Relevant experience

When a job asks for relevant experience can you still sell your skills?

How often have been put off by a job advert that asks for relevant experience, especially when you read the specification and you have virtually everything that is required? In fact, what really does relevant experience mean, and how much notice should you take of it?

Tailor your experience to the job

The answer is that you should take notice of it, but you shouldn’t let it put you off. If you’re serious about any job you should always tailor the application to the needs. You should be focusing on the position in question whenever you’re replying to any advert.

Relevant experience could really mean anything, but there’s an art in matching your experience and skills to the requirements –

  • Highlight transferrable skills – The ability to demonstrate that you have the desire and aptitude to learning new skills is essential but it’s also important to make the most of the skills you already have, especially if you can show how those skills can be transferred to a new industry. Giving examples of your skills and relating them to scenarios that fit the position will show an understanding of how you might succeed in the role and illustrate the thought that has gone into your application.
  • Reinvent yourself – Prove to the recruiter that you not only have transferrable skills but that you can adapt them to what is needed too. Beyond this try and demonstrate that you’re also willing to develop them further, ready and able to move with the times.
  • Self- motivation – Showing that you have the ability to motivate yourself and seek opportunities to develop your abilities as an individual is an extremely attractive and transferrable trait to possess. You’re not limited to highlighting the experience you have in a professional environment alone so if in your personal life you’ve gained other valuable experience make sure you shout about it loudly. This also demonstrates a willingness to explore other avenues for personal attainment whether it be through a hobby or course you’ve undertaken on your own. The way you react to feedback can also single you out as someone for consideration. Finding examples of where you’ve acted on feedback, positive or negative, to make a change or seek more information is also something that employers will view favourably.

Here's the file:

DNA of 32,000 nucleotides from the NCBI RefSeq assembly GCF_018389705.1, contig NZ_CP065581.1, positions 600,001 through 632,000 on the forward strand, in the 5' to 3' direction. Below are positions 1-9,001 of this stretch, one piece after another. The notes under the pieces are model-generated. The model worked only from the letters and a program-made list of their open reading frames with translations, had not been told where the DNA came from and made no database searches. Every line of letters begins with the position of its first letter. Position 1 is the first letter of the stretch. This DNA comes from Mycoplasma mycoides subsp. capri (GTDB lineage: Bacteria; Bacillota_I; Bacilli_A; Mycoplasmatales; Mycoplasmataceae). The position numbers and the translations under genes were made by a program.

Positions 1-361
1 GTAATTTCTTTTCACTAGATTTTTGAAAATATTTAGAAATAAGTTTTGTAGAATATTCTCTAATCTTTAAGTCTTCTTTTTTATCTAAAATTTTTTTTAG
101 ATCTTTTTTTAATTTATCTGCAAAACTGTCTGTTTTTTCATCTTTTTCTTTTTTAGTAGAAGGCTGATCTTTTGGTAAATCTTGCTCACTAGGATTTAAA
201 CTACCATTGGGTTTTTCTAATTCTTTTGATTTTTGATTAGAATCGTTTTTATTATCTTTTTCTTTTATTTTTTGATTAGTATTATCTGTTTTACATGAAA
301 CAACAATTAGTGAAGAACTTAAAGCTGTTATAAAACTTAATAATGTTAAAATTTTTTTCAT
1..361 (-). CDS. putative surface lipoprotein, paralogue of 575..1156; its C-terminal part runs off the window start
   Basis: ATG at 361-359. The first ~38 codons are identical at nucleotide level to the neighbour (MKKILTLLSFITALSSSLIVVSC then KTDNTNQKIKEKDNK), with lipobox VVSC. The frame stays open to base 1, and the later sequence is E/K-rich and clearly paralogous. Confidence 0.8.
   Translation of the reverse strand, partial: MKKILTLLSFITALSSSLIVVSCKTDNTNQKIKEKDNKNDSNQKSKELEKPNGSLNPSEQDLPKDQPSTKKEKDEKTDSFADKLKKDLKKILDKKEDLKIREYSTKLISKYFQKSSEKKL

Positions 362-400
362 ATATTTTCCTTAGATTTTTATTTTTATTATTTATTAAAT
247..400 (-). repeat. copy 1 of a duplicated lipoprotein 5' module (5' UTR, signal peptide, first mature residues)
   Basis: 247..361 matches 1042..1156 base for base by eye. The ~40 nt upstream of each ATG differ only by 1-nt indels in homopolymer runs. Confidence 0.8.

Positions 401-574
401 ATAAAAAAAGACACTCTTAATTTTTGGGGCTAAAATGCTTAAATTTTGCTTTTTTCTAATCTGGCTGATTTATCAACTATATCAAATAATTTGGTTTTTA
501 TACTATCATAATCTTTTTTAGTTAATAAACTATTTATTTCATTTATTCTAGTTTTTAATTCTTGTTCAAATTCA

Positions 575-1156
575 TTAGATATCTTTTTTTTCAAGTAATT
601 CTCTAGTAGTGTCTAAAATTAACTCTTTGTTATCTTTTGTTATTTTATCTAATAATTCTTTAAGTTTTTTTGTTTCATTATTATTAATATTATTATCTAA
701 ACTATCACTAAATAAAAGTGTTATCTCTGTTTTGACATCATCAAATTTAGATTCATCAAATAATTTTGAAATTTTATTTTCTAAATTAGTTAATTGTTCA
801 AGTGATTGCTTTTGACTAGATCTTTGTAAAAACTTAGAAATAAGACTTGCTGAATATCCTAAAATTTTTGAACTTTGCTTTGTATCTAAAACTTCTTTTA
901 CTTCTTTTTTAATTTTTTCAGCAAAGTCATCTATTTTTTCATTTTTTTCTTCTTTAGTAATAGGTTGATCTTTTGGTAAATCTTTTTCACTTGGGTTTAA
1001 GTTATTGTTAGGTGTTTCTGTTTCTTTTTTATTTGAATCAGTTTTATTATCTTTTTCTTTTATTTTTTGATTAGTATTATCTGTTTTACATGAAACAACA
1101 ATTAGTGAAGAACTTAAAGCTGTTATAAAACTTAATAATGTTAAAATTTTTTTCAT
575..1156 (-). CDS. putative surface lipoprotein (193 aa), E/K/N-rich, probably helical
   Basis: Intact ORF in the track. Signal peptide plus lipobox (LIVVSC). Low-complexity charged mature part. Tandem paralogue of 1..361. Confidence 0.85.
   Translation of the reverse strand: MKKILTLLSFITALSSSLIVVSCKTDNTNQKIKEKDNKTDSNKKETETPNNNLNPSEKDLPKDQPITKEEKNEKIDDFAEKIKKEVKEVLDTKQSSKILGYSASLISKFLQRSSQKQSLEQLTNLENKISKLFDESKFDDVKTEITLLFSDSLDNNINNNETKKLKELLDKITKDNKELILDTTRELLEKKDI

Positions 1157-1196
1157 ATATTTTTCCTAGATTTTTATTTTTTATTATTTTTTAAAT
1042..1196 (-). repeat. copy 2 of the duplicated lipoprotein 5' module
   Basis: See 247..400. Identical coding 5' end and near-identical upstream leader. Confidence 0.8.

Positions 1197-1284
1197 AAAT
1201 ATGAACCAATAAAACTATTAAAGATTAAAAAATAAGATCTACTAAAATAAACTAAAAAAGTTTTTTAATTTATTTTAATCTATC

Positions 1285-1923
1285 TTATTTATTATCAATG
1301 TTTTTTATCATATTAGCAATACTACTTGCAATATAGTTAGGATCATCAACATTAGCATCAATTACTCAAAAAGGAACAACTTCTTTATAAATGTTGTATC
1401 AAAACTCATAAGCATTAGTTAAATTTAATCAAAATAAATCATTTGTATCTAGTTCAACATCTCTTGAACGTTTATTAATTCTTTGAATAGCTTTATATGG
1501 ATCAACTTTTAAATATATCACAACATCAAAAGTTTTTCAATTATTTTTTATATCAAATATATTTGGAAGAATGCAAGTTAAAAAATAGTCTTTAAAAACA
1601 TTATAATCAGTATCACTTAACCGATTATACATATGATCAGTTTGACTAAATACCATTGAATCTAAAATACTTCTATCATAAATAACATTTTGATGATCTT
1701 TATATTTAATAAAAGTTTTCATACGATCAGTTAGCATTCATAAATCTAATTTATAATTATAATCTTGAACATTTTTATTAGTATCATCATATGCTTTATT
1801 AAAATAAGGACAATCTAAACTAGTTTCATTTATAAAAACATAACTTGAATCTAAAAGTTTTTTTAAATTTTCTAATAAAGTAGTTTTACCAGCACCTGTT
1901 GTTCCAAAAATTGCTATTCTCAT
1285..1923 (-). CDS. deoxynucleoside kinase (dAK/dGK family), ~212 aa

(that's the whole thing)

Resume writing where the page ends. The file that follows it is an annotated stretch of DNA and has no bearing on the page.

• Sell yourself – You can’t expect that by simply trotting out the same list of qualifications and information each time you apply for a position that it will be enough. You actively need to take time to sell yourself and your abilities based on the position you’re interested in. This is most definitely a skill in itself. It’s a much harder process to go through than just putting your standard CV into an envelope with a generic covering letter but will, in the long run, reap better rewards.

The more you develop the approach of treating each job application on its own merits, the easier it will ultimately become to apply for positions that on the face of it don’t suit you exactly. You will become more adept at identifying exactly what your transferrable skills are and how to present them in line with